Breaking News From the Real American Hardwood Coalition
Hardwood industry leaders have issued statements touting the benefits of real wood products over highly processed, wood-look alternatives. The statements come in response to the recent train derailment and chemical spill that took place in East Palestine, Ohio. The unfortunate incident raised questions about the effects of chemicals—and the products made from them—in relation to our health and environment.
When a train carrying hazardous materials derailed on February 3, toxic chemicals were released, including vinyl chloride, which has been linked to cancer of the liver, brain, lungs, and blood. While residents living near the derailment had no choice about their exposure, millions of homeowners unknowingly put their families at risk when they bring plastic products into their homes. This is because vinyl chloride is used to make a variety of plastics, including polymer polyvinyl chloride (PVC), a primary component used to make resilient and vinyl flooring, cabinets, doors, window frames, and mouldings, as well as other household items.
“Real wood products do not jeopardize human health or the environment,” says Michael Martin, president, and CEO of the National Wood Flooring Association. “They are made using natural materials that can be regrown and that contribute to the overall health of our planet and its residents.”
Trees are a natural resource that grow in a factory called a forest, using a renewable source of energy called the sun. “During their growth cycle, trees take in carbon dioxide, releasing oxygen and using the carbon to grow,” says Tom Inman, president of Appalachian Hardwood Manufacturers, Inc., “but what many people don’t know is that even when trees are harvested, they continue to store carbon in the products made using them. So your real wood floors, real wood cabinets, real wood trim and mouldings, real wood furniture, even your real wood picture frames, continue to store carbon during their entire service life. And you can feel it; about half their weight is stored carbon.”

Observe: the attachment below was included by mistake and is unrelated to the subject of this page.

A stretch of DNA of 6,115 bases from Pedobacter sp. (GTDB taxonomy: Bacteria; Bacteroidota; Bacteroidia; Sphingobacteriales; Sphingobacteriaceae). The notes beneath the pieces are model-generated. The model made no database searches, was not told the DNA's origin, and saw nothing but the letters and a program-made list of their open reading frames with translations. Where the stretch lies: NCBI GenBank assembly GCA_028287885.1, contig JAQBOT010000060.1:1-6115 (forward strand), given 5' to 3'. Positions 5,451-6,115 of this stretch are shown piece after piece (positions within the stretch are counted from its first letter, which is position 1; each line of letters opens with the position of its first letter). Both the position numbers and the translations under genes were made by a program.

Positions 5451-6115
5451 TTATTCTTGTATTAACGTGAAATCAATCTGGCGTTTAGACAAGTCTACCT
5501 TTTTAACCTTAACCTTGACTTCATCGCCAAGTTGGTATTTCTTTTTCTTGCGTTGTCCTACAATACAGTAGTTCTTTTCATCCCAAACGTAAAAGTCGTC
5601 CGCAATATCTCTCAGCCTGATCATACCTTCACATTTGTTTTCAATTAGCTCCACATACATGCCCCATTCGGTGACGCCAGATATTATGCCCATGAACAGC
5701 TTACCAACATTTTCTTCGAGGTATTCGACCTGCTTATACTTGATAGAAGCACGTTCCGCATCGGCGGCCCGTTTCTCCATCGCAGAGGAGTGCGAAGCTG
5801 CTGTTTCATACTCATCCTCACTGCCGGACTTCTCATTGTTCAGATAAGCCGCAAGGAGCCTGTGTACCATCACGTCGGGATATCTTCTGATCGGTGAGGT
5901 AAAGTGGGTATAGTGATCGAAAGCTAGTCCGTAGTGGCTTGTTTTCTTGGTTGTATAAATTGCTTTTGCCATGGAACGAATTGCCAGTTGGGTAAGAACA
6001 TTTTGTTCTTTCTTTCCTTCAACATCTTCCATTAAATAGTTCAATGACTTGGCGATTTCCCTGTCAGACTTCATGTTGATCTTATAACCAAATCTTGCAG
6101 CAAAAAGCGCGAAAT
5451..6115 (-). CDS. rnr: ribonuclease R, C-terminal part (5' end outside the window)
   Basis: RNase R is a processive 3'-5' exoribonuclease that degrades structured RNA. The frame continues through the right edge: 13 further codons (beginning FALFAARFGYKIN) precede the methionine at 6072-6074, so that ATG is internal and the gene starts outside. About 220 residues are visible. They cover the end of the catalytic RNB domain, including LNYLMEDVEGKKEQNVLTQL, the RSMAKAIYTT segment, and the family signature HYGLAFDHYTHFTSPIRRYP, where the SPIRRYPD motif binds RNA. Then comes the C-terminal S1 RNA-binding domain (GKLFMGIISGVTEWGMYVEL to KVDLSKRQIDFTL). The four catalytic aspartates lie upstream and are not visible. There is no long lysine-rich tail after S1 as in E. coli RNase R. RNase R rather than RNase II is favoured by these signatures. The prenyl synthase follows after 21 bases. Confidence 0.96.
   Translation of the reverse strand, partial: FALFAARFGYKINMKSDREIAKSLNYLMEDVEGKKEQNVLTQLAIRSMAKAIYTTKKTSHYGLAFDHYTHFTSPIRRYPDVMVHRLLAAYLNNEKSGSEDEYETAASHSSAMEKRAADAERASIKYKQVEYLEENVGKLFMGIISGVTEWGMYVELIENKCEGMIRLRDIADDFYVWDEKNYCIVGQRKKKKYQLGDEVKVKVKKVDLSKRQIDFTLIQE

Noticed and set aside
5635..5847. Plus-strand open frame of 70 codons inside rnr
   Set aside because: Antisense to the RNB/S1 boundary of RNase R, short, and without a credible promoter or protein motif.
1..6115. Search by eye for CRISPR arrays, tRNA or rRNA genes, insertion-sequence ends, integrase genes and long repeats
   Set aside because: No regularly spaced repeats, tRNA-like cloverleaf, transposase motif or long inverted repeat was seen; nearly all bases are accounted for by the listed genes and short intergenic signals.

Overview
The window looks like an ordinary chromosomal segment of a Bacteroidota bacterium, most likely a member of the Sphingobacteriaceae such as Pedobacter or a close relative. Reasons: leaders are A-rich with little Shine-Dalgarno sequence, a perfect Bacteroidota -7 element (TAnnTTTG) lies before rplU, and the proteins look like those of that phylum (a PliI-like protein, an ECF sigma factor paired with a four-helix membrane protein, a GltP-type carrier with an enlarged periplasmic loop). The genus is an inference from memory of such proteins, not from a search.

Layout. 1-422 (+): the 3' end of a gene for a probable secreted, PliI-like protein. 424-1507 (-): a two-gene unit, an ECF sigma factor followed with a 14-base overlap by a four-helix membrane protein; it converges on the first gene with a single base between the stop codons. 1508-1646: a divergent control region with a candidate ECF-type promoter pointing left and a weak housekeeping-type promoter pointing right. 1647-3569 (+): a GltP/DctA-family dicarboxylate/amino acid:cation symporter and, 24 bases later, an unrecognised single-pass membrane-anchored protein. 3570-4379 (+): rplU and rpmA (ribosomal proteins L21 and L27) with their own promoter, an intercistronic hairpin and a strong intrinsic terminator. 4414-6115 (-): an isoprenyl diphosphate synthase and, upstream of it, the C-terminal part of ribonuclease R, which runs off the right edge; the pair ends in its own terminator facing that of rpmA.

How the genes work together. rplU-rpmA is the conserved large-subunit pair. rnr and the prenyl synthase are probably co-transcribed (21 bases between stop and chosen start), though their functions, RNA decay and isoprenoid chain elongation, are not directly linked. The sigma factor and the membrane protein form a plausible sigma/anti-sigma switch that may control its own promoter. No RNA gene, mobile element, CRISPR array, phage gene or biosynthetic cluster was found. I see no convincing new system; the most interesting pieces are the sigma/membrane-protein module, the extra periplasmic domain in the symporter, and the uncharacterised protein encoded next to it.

When it comes to harvesting hardwood, responsible forest management is a primary goal. “Hardwood trees are an agricultural crop, just like corn or soybeans,” says Dallin Brooks, executive director of the National Hardwood Lumber Association. “They just have a longer growth cycle, typically 40–60 years, and must be harvested before they begin to die.” Once that cycle begins, trees no longer produce oxygen, and the lumber becomes unusable, as well as a fire hazard. Clearing the canopy also gives younger trees an opportunity to receive the sunlight they need to grow to maturity. In fact, responsible forest management has led to significant growth of hardwood forests. In the United States, more than two trees are regrown for every one that is harvested.
Linda Jovanovich, executive vice president of the Hardwood Manufacturers Association, states that turning hardwood logs into lumber is an efficient process utilizing every part of a log, including the bark, twigs, branches, and sawdust. “These materials are used to power boilers that help run both the sawmill and the kilns used to dry the lumber, or are manufactured into other items like wood pellets for fuel or animal bedding,” she says. In addition, manufacturing lumber uses fewer resources (water, energy, etc.) than other building materials like plastic, steel, or concrete.
If your family’s health is a concern, the Environmental Protection Agency finds that hardwood floors improve indoor air quality. Hardwood floors do not harbor microorganisms or pesticides that can be tracked in from outdoors, and they minimize the accumulation of dust, mold, and animal dander. Conversely, plastic floors, carpet, furniture, etc., off-gas toxic chemicals that can be harmful to your family.
To learn more about the health and environmental implications of home product choices, visit RealAmericanHardwood.com.
Contact Real American Hardwood Coalition at firstname.lastname@example.org.